… for about half an hour, then it stops and says “Network Down”.  It isn’t. Suspecting an online backup running on the office computer might be causing an issue, I go and stop that, whilst Liz re-starts the film and finds where we’d got to. And it’s fine for ten minutes then…

… off it goes again.

Now we live in the sticks and will never get 24mbits broadband which your average council house dweller deems essential and insists should only cost a fiver a month. But we get a pretty good 2mbits, and it almost never goes down. I checked the router recently and it had been online for over a year. And, in fact, we have two such connections to the house with different networks behind them, as it’s essential for the business. So I know we’re not short of bandwidth and that the connection is not dropping.

After twenty minutes more of re-starting the film I finally set the sniffers on it to see what was going on. The “help” on LoveFilm’s website is all aimed at a very low level and the information to solve the problem just isn’t available.

But solve it I did. So lest you find yourself in the same predicament, read on.

As I mentioned, we have a dual WAN connection. We use a Sonicwall firewall which has dual WAN connections, and one DSL link is connected to each port. The system can be st up in a number of ways but we have it set to share the workload out evenly across the two links.  Should either link fail, the other will take up the entire load until the first is fixed.

Some services are not happy being “split” like this and the Sonicwall has tools to cope. It also has connection monitoring tools so I was able to work out WHAT the LF service was doing.

LF doesn’t stream the film. Rather, every three or four minutes, it connects to a server and downloads the next segment of the film. I say “a” server because it doesn’t use just one. Each time it connects, it picks one presumably via round-robin DNS or similar. So each “chunk” of the film can, and clearly does, come from a different server.  The port used is 443, so there’s no way for the firewall to recognise this access as other than an HTTPS connection.  And when the film fails, I see zero bytes returned from the server. So my assumption is that the LF system doesn’t like the request for the next film chunk coming from a different IP address. Rather than logging in each time and confirming I’m still entitled to be accessing the server and asking for a section of the film, it’s just remembering the IP address I came from for the previous segment, and if I appear from a different IP address, it just ignores me. The time taken between the requests, and the fact that the requests are sent to *different* LF servers each time, means that the Sonicwall doesn’t recognise them as part of the same “service”, if it did, it would’ve automatically tried to keep each request on the same WAN port.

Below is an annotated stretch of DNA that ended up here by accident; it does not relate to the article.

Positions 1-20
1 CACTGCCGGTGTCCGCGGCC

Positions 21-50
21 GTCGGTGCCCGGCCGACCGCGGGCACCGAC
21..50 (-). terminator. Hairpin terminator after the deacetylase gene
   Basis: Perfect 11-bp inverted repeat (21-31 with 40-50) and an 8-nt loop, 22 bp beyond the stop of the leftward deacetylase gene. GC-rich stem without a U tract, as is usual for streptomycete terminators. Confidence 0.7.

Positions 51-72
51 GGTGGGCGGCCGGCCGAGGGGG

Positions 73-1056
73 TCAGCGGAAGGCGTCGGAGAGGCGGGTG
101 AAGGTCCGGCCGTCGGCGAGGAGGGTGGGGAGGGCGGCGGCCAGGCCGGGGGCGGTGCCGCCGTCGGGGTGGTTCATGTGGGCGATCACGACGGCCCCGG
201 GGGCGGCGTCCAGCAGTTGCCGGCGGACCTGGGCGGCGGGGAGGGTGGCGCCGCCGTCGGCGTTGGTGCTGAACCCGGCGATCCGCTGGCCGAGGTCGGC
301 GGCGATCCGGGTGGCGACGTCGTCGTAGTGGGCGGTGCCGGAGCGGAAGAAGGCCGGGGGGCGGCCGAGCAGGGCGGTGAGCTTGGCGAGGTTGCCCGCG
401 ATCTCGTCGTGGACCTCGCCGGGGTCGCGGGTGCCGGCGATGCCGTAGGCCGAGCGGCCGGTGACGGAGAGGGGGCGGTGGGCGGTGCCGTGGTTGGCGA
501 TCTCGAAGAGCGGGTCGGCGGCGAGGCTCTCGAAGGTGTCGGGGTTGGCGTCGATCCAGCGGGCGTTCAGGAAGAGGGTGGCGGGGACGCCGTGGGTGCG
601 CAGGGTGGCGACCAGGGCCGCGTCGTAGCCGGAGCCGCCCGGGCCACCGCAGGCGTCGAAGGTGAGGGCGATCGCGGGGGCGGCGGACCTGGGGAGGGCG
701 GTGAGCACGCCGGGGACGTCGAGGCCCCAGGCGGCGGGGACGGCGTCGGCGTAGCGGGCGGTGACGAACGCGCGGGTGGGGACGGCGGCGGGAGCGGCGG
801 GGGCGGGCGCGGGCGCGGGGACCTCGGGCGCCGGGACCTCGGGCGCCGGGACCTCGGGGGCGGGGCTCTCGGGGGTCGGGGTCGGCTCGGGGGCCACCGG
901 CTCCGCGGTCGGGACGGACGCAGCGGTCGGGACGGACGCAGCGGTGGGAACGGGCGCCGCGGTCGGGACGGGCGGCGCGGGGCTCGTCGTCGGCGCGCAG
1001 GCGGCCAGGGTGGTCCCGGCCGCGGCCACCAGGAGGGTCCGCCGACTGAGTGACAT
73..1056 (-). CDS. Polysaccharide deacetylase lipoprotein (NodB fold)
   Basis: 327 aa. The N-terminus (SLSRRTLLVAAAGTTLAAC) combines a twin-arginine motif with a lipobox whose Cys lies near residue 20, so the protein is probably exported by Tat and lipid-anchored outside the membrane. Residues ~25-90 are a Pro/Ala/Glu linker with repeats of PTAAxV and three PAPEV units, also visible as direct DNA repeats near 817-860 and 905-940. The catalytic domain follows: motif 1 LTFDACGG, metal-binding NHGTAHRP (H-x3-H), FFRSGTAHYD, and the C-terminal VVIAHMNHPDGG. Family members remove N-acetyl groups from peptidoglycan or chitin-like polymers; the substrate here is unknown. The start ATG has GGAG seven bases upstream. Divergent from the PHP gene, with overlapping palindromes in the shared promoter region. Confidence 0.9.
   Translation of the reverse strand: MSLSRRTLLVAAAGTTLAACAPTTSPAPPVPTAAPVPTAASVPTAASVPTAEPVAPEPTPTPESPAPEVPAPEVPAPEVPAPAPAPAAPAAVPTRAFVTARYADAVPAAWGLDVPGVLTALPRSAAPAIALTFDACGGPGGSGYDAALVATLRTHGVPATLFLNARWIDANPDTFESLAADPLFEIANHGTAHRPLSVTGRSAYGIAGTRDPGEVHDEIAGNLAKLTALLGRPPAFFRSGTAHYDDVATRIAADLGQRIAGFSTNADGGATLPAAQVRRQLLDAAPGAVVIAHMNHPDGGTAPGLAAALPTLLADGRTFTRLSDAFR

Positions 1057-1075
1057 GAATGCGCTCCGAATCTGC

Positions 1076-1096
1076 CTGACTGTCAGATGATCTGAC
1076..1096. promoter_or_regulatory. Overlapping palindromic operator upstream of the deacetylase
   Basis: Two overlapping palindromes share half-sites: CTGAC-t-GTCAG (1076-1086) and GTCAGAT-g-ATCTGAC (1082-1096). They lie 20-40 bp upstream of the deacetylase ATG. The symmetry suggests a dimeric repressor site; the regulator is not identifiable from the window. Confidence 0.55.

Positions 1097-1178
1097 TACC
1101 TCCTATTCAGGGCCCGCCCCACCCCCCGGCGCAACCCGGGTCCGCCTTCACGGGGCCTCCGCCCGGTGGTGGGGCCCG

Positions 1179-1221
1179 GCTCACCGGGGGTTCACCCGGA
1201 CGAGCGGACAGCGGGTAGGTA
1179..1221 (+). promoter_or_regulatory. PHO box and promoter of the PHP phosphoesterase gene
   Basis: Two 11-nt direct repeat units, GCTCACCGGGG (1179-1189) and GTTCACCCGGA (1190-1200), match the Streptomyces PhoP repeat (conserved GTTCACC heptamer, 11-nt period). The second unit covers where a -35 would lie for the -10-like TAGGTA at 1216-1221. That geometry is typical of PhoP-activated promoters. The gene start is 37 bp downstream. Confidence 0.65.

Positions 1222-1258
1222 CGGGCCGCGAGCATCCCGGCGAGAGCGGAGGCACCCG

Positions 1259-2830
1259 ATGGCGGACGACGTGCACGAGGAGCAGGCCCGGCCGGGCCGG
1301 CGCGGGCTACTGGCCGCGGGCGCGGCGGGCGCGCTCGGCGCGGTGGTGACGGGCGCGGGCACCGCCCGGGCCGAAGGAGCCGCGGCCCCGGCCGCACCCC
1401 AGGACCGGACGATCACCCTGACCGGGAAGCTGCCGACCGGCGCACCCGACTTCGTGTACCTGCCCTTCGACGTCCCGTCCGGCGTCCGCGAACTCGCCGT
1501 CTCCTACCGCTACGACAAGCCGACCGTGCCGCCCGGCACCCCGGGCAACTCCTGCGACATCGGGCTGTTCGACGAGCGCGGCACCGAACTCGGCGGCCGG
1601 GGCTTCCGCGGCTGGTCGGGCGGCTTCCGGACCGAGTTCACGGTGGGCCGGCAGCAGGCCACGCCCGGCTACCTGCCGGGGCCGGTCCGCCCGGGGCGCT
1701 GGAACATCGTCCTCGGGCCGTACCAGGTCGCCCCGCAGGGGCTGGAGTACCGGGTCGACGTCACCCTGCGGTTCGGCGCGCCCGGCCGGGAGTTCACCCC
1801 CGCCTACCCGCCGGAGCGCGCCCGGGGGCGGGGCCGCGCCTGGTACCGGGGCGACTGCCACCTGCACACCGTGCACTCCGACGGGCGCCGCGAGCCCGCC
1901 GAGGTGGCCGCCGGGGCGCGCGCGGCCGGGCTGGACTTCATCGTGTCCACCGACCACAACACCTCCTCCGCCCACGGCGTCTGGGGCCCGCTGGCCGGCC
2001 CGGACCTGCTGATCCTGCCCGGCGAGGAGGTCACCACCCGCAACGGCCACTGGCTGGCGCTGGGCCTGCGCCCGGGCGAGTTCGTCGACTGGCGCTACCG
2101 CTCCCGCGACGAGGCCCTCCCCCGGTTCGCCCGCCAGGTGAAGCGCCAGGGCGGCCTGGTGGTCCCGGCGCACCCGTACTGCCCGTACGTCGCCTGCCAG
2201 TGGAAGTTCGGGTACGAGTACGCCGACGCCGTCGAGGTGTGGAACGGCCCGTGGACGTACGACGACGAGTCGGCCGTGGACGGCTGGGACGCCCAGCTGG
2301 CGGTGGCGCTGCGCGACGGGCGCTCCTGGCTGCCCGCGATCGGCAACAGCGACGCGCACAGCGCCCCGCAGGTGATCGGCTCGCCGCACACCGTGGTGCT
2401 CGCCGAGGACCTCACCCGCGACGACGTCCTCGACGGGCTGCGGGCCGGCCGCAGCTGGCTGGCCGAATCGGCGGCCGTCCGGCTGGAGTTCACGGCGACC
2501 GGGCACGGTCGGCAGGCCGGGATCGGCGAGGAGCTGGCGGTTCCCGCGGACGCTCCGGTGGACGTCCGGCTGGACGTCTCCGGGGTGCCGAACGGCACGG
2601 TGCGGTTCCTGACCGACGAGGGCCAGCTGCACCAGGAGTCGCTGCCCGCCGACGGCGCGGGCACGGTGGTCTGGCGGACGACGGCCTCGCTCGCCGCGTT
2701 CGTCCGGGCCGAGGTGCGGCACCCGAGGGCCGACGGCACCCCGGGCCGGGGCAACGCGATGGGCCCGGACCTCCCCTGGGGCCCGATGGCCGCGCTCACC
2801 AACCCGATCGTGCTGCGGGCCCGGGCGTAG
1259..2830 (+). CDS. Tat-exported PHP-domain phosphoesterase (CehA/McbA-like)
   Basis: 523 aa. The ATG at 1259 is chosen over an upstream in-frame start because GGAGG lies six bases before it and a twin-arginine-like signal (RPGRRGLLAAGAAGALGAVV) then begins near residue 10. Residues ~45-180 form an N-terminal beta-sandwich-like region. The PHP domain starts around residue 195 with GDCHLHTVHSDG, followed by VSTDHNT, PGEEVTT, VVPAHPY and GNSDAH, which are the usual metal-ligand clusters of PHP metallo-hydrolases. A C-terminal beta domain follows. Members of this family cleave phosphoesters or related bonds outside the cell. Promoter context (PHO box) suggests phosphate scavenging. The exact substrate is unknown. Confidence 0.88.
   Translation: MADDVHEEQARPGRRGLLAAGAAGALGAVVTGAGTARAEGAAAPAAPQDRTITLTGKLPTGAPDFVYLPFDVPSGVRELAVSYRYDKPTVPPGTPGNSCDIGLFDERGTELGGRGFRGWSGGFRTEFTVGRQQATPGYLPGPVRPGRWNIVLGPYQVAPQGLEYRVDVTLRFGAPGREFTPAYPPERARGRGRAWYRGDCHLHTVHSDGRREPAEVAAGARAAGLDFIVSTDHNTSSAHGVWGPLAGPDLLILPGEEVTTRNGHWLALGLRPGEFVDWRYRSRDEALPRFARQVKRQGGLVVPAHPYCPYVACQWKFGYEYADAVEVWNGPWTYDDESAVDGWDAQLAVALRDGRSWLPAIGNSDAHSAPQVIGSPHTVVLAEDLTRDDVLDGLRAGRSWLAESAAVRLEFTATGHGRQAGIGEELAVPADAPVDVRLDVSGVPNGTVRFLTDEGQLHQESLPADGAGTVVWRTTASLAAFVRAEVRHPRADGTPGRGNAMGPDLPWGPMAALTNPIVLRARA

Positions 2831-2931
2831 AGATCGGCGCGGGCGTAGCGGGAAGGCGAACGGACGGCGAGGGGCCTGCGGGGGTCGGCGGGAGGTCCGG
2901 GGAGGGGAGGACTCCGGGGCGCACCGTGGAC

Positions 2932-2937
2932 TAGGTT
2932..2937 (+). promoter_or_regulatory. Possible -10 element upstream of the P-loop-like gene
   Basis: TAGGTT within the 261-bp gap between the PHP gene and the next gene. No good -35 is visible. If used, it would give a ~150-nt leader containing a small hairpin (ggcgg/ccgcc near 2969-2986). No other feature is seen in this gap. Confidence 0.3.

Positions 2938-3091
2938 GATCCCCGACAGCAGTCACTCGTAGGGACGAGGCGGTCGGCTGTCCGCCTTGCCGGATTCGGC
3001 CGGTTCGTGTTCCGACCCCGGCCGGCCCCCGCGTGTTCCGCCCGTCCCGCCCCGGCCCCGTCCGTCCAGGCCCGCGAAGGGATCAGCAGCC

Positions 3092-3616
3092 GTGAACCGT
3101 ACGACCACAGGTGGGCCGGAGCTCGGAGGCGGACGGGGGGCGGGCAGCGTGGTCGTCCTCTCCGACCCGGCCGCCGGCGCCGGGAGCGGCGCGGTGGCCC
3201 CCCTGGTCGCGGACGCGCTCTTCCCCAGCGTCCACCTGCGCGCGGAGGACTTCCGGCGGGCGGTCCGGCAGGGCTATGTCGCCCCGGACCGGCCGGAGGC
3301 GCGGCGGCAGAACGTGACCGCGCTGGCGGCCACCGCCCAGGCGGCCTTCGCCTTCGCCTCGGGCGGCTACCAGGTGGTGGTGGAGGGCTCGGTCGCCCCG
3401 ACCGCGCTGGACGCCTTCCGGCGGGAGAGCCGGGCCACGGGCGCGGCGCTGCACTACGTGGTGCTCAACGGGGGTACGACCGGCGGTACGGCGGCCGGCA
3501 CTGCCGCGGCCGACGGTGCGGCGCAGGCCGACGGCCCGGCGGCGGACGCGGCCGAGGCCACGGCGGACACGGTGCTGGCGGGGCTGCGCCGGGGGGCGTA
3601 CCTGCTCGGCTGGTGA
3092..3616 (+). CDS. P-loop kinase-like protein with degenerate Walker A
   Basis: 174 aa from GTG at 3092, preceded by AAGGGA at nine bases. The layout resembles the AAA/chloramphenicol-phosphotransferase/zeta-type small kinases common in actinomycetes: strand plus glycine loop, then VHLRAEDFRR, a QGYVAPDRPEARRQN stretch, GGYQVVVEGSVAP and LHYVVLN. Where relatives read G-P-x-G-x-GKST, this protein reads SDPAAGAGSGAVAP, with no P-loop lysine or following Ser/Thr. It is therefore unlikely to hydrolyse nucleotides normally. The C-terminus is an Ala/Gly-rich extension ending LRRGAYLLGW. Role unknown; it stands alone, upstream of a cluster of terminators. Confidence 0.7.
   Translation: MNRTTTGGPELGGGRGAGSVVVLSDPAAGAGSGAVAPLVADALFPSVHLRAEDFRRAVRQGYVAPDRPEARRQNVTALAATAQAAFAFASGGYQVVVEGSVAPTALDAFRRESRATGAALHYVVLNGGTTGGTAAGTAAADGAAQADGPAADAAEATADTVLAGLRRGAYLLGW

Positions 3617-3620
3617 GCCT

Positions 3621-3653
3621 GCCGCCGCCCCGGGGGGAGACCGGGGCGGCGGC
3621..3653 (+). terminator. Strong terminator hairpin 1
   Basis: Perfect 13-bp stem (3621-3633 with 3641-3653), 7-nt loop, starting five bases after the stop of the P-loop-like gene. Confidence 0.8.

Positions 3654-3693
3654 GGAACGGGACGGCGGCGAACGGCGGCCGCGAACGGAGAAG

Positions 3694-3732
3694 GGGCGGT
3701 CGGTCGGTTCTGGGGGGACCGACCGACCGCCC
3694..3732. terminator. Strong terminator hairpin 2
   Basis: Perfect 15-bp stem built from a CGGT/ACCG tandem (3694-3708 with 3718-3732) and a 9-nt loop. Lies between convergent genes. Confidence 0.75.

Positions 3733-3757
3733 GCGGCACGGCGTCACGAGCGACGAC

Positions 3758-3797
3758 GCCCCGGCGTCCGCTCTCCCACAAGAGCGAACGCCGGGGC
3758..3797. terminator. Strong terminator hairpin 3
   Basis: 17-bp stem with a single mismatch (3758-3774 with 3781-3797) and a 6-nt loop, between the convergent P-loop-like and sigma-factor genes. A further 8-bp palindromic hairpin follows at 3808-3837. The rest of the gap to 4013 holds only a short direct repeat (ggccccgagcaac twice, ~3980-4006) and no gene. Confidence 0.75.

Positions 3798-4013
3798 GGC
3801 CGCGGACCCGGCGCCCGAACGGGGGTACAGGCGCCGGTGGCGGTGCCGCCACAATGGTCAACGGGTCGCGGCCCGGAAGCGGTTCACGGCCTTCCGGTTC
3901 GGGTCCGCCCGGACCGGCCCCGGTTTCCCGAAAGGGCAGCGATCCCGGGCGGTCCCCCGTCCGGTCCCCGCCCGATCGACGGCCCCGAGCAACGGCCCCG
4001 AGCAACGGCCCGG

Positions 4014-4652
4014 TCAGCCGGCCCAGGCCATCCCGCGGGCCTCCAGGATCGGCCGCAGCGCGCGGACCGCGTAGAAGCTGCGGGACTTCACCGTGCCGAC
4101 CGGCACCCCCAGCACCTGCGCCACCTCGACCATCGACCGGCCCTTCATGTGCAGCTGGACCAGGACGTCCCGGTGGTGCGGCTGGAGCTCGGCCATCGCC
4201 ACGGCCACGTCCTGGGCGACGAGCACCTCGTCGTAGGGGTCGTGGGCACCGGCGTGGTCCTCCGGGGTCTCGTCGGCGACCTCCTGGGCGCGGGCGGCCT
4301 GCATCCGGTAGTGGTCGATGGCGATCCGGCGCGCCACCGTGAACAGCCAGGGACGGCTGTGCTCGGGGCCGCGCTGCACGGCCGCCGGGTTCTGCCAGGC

So I set the Sonicwall up to allow the TV to use just the first WAN connection, and never to “split” the traffic from the TV over the two networks. Since then, the film has run smoothly!!

I note this operating method doesn’t apply to all services. BBC’s “iPlayer” opens to channels to a server and holds them open whilst the program plays. This would’ve worked fine, as once open the IP connection stays on the same WAN port!

So – in summary – if you have a dual-WAN network and you want to watch films using LoveFilm’s on-line service, you will need to set your load balance system up to connect you via just ONE fixed WAN port. If you don’t know how, speak to the supplier of your load balance equipment.  And if you’re trying to watch on your laptop or office computer, you may find your company IT dept are not interested!

Sprouts on!

Look, it’s WAY too late to be making the Christmas Pudding for Christmas 2010. Seriously. My recipe takes 12 months minimum to mature, 18 to 24 for best results.

SO if you’re bored this weekend, it’s a good time to make next year’s puddings.

Details on Mac’s most excellent Nibblous site, click here.


Domain scam

Another company has started playing the game of sending you a “renewal” invoice for your domain when your domain is NOT registered with them. This one comes by email to the domain admin and the hyperlink it gives you for payment is “”. Don’t give these people any money. Contact the company through which you HAVE registered the domain and check it’s being renewed OK.

The good news for Wizards customrs is we lock your domain to prevent it being hijacked so your domain won’t move, but you might still be out $75.


OMG I’m rich!

I have an account with a certain building society, who have merged with this, bought that, and shagged the other, and are now standardising their Ts and Cs.

And so I have here an email saying that there is “good news” about my account.

Colour me sceptical but I didn’t rush to spend the riches.

Reading carefully, I now find that the reaosn they are emailing me is to tell me that whereas previously, had I made a withdrawel from the account, I would have been credited with interest up to the daybefore, I will in future be credit with interest on the funds up to the day of the transaction.

So until the day I can afford to stash a couple of billion quid with them, that makes a difference of… oh, let’s say (taps calculator) less than the money I could’ve earned in the time it took me to read their flippin’ email!!